Waterfronts and Coastlines: Imagining the Future

Welcome to Waterfront Views.

For more than a century The Trustees of Reservations (The Trustees) has protected places of exceptional scenic, historic, and ecological value across Massachusetts for all to use and enjoy. That stewardship has included strong advocacy for implementing smart public policies that will continue to protect these special places people love, and being a resource for information on conservation and preservation approaches and activities for its members and all citizens of the Commonwealth.

(U.S. Navy photo by Mass Communication Specialist 2nd Class Kathryn E. Macdonald/Released)

(U.S. Navy photo by Mass Communication Specialist 2nd Class Kathryn E. Macdonald/Released)

As The Trustees continues its mission of preserving for public use and enjoyment these distinctive properties throughout the state, we are increasingly concerned by the dwindling opportunity for public access to the waterfront in our capital city, and alarmed over the effects of sea level rise caused by our changing climate and its impact on our entire coastline. Over the past three years, we have begun to identify land areas along the waterfront that provide the potential for preservation as open space, and which will be a critical resource in creating a more resilient Boston. As we move to advance our vision for increased public access, we recognize the need for a new channel of public discourse and debate on the issues around open space along Boston Harbor, and are now providing this forum for information and discussion.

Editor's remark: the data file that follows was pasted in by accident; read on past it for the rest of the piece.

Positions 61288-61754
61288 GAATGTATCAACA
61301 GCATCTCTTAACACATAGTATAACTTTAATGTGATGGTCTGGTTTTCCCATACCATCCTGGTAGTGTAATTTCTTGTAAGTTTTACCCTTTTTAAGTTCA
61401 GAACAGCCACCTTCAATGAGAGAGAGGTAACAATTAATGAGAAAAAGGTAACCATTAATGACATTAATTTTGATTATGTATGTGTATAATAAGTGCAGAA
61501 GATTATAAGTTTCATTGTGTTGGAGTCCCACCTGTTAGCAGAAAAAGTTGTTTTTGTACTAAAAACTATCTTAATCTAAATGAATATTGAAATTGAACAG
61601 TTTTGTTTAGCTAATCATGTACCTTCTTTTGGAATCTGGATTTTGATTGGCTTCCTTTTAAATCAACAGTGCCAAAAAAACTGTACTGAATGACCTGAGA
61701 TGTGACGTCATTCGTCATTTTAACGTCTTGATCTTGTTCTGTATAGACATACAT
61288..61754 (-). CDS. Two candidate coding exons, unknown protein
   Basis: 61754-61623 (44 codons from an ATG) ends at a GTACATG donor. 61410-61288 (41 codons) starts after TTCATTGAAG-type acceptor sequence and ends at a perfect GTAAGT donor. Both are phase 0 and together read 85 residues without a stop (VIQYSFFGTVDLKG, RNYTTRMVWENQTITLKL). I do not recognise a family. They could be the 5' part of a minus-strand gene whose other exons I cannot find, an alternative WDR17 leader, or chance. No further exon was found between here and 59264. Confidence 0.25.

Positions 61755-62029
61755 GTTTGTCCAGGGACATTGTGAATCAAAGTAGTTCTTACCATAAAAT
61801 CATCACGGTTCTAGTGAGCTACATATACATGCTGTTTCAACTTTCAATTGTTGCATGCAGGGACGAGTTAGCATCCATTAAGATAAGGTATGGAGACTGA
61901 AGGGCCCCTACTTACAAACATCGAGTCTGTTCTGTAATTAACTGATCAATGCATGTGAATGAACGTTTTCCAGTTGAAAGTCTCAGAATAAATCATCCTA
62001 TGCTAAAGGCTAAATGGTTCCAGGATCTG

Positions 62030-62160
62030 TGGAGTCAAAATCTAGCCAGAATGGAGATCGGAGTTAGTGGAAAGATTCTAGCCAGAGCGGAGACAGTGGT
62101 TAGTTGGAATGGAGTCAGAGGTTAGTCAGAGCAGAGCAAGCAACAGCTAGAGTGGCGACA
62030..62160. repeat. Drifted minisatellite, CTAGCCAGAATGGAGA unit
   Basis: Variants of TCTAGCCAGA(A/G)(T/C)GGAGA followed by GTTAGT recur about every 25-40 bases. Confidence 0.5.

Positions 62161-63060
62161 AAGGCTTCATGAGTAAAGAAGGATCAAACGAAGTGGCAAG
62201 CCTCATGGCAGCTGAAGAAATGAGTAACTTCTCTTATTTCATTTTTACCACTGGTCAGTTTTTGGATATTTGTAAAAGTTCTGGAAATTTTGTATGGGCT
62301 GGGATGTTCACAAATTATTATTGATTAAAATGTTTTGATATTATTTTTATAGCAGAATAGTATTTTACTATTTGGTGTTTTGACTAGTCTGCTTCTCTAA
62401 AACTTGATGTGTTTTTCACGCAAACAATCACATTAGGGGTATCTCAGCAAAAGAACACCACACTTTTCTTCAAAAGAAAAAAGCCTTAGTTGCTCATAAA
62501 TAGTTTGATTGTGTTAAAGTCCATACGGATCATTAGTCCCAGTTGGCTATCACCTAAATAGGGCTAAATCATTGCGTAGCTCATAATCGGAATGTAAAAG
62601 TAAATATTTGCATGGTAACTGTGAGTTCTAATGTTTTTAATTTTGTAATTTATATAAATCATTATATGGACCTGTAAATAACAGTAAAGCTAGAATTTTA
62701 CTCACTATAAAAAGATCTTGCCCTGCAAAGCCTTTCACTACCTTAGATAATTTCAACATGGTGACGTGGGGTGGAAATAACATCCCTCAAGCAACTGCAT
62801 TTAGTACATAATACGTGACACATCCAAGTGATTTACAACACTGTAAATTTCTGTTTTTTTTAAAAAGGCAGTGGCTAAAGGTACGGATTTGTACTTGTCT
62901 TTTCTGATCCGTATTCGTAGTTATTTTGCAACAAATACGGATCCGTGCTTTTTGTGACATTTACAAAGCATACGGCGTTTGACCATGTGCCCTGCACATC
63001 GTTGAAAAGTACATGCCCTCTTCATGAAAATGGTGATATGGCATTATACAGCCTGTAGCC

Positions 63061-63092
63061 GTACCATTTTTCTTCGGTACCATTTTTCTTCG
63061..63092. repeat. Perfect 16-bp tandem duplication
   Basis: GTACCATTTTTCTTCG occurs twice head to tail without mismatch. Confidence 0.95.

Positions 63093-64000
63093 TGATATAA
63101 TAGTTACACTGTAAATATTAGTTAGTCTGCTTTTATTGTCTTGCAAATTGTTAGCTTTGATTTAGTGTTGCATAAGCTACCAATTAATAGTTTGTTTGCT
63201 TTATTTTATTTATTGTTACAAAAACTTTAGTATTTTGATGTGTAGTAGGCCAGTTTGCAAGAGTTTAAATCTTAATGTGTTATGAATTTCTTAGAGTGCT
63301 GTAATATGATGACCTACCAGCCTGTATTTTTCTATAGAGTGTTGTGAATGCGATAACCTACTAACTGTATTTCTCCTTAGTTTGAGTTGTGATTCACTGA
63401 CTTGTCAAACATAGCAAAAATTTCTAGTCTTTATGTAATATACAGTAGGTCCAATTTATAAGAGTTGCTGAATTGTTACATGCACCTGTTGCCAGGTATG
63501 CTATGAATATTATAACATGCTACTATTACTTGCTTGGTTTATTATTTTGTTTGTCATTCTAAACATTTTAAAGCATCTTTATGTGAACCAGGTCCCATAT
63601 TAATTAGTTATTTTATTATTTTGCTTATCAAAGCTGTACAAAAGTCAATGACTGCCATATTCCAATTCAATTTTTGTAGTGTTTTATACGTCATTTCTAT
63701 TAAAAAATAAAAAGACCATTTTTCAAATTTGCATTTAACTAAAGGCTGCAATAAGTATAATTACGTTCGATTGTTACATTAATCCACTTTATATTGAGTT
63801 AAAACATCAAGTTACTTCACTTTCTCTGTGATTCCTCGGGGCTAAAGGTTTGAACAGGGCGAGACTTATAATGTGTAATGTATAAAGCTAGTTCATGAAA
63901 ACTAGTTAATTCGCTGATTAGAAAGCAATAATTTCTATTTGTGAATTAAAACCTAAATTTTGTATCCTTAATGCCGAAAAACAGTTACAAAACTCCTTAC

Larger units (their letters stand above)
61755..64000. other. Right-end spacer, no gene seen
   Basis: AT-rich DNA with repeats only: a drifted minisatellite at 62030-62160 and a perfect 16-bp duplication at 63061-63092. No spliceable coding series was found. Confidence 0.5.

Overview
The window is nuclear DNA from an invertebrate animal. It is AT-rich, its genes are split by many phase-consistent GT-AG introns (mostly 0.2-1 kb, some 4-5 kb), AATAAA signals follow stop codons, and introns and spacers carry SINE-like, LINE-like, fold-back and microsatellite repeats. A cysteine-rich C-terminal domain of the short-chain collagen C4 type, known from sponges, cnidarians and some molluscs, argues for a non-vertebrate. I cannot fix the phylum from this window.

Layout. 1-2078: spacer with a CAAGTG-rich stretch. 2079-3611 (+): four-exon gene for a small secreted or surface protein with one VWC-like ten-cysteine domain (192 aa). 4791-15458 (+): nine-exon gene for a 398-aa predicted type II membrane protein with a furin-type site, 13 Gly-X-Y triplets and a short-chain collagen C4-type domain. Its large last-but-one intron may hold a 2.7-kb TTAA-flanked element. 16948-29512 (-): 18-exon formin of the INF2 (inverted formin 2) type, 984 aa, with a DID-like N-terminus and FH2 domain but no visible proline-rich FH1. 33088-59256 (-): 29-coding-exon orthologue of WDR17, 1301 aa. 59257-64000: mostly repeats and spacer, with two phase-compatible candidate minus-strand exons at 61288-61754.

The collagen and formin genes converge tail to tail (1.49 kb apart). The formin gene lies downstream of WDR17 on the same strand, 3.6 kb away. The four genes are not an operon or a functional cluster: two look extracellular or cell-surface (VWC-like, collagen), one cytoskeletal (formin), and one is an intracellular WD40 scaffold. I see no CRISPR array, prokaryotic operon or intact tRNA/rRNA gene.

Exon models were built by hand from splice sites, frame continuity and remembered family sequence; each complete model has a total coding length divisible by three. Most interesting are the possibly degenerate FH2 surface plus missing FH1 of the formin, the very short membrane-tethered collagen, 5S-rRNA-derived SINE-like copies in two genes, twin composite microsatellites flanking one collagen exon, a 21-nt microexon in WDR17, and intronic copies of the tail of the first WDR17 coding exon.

The Boston waterfront is an integral part of Boston’s history, and an invaluable asset to this world-class city and its residents. But, as with the State’s entire coastline, it is under increasing threat of climate change and rising sea levels, combined with accelerated real estate development. Now is the time for bold thinking and prescient actions. We must take a stand for all of the State’s shoreline resources and create an open, protected waterfront that exemplifies resilient design, and an iconic presence that serves as a destination for all residents of the Commonwealth and beyond.

In the weeks and months ahead, we will be sharing a variety of content that aims to move conversations about the waterfront and coastal issues forward. We’ll interview community leaders, thought leaders and other subject matter experts. We will examine how other waterfront cities are making climate resiliency and open spaces a priority. We’ll chronicle the progress of our One Waterfront initiative for the City of Boston. We will learn how other iconic public parks—like NYC’s Brooklyn Bridge Park and the High Line, Washington DC’s 11th Street Bridge Park, and Crissy Field in San Francisco—are delivering on resiliency, sustainability, and accessibility objectives. We’ll keep you up to date on important events. And we will generate educational materials for schools, government and community organizations, among other content for the benefit of everyone who lives and works in this great and historic city.

Trustees founder Charles Eliot established our organization in order to serve the public, to save special places like the Boston Waterfront which could be lost forever, and most of all, to engage the community. We look forward to extending that engagement through this blog, sharing stories and ideas with you and, most importantly, hearing your voices. Please come back often, and let us know your thoughts, concerns, and ideas.

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Nick Black

Nick Black, Managing Director of the Boston Waterfront Initiative for The Trustees, oversees the organization’s plans to create climate resilient open space along Boston’s waterfront through advocacy and collaboration with private, non-profit, government, and community partners. Nick joined The Trustees after serving in a variety of roles for Hillary for America—Secretary Hillary Clinton’s 2016 presidential campaign. Prior to that he served as a Special Assistant to Senator Elizabeth Warren, managing a diverse portfolio of technology, innovation economy, small business, and military issues. Nick speaks and writes about the need for open space, climate resiliency, and Boston waterfront issues.